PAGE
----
Photo: Tucson Water hydrologist Dick Thompson, a UA alumnus (2005), talks to a UA hydrology class about groundwater recharge. Tucson Water uses the pond in the background to recharge the groundwater with Central Arizona Project water. (Photo: Martha Whitaker/UA Department of Hydrology and Atmospheric Sciences)
Groundwater recharge in the Western U.S. will change as the climate warms -- the dry southern regions will have less and the northern regions will have more, a University of Arizona-led research team reports.
"Our study asked what will be the effect of climate change on groundwater recharge in the Western U.S. in the near future, 2021-2050, and the far future, 2070-2100," said first author Rewati Niraula, now a senior research associate at the Texas Institute of Applied Environmental Research at Tarleton State University in Stephenville, Texas. The research, which used 11 different global climate models, was part of his doctoral work in the UA Department of Hydrology and Atmospheric Sciences.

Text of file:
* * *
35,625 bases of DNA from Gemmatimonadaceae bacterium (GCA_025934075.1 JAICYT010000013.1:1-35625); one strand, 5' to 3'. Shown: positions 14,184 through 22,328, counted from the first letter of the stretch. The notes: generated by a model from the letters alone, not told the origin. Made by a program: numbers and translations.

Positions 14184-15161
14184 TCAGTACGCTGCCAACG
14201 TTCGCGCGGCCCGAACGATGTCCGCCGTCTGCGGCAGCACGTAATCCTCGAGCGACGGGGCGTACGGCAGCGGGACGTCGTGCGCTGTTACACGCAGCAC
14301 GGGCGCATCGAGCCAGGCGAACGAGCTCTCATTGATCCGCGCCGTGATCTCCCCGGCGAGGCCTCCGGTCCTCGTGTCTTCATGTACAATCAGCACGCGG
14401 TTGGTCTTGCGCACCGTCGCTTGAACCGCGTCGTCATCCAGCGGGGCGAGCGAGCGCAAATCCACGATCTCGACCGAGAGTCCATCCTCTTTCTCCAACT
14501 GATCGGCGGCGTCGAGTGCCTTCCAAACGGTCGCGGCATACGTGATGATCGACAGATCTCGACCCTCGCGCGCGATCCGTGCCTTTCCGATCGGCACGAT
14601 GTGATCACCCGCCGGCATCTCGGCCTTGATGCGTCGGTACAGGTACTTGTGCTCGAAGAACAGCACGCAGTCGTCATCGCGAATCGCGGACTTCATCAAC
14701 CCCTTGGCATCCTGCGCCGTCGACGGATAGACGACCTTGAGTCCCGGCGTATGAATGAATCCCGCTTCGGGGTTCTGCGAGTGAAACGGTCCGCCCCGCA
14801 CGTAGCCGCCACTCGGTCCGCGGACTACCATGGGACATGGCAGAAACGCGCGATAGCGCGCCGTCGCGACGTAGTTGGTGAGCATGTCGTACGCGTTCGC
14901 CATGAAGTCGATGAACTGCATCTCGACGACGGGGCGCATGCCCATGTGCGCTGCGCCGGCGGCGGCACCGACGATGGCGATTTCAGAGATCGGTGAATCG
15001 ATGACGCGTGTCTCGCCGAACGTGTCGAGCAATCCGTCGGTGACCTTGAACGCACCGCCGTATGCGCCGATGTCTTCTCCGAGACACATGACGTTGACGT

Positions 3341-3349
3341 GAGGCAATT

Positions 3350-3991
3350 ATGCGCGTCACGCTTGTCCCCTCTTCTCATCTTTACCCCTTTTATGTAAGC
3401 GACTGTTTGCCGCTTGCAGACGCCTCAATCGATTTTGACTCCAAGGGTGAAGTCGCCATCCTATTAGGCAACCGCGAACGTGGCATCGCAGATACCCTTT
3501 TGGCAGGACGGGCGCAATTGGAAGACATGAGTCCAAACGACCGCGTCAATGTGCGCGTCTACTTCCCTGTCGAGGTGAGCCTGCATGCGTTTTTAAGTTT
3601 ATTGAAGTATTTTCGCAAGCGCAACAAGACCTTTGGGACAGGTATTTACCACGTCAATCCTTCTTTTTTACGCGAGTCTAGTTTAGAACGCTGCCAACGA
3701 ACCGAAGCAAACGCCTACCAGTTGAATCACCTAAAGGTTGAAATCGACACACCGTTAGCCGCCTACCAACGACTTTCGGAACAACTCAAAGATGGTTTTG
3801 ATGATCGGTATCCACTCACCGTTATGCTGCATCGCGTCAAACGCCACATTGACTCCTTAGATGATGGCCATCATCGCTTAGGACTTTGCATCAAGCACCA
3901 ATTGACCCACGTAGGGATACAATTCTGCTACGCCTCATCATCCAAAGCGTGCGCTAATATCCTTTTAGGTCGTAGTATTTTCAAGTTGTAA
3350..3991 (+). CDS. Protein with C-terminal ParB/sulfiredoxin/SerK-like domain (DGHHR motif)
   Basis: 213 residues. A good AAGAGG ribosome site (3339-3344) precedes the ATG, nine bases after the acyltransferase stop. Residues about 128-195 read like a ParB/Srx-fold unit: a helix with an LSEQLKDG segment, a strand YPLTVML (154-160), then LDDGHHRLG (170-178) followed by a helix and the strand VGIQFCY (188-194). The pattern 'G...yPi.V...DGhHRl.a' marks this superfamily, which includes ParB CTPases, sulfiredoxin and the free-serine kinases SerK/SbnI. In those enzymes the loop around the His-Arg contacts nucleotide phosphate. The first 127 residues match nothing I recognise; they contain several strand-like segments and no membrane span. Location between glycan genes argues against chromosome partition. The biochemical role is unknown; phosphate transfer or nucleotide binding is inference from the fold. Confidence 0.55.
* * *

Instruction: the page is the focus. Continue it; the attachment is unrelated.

The new study covers the entire U.S. West, from the High Plains states to the Pacific coast, and provides the first detailed look at how groundwater recharge may change as the climate changes, said senior author Thomas Meixner, UA professor and associate department head of hydrology and atmospheric sciences. Read more in the original article by Mari Jensen published by UA News.org.
You can contact Rewati at: email@example.com